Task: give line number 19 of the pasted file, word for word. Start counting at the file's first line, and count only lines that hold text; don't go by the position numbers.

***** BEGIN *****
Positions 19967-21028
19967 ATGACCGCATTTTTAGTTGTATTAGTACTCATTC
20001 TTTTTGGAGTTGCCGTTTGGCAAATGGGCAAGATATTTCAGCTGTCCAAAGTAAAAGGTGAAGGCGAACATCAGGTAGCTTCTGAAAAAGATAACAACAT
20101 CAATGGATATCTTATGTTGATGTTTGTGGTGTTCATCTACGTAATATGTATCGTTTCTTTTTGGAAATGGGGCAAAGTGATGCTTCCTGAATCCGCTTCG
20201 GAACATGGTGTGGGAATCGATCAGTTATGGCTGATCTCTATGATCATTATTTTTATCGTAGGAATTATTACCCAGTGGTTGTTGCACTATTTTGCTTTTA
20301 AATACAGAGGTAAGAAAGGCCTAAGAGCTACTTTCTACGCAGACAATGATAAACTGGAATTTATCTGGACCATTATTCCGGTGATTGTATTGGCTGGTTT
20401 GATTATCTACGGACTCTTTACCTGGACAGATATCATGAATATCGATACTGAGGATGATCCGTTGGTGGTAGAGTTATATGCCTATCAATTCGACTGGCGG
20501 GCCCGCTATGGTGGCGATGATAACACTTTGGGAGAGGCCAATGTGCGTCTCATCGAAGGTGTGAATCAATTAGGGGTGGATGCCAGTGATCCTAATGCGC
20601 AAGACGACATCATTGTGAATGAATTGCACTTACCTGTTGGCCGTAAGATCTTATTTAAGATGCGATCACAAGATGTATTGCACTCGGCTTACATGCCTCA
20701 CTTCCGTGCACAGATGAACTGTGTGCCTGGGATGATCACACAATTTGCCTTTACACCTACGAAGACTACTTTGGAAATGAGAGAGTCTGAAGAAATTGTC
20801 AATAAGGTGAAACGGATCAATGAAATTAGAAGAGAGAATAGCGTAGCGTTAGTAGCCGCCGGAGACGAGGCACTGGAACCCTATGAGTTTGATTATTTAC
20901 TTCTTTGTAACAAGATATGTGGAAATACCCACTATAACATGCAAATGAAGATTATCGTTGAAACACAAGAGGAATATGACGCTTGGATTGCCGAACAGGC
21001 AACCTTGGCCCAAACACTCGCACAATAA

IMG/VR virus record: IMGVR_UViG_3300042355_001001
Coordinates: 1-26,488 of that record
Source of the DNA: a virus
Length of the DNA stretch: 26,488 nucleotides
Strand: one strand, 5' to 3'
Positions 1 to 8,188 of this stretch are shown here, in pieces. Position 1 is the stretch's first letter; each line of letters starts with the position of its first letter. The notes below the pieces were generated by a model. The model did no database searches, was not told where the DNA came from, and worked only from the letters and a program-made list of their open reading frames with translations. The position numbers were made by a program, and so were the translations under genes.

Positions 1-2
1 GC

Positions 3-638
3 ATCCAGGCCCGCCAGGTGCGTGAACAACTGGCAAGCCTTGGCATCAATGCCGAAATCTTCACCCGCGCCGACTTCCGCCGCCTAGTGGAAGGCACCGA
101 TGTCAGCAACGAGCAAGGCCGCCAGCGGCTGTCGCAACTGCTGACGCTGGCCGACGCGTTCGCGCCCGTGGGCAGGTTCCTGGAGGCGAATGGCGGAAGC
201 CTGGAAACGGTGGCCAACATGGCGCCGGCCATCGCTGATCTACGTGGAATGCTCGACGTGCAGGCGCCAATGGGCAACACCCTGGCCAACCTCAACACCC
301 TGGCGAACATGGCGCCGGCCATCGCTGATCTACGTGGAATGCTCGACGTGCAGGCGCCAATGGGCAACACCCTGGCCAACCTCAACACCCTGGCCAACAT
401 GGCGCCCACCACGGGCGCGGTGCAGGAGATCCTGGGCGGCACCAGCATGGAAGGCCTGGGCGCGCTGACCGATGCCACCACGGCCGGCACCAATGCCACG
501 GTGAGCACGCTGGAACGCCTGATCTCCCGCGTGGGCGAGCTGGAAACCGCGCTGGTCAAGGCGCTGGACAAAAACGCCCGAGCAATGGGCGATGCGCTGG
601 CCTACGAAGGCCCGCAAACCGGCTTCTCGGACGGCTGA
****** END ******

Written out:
Positions 1 to 8,188 of this stretch are shown here, in pieces. Position 1 is the stretch's first letter; each line of letters starts with the position of its first letter. The notes below the pieces were generated by a model. The model did no database searches, was not told where the DNA came from, and worked only from the letters and a program-made list of their open reading frames with translations. The position numbers were made by a program, and so were the translations under genes.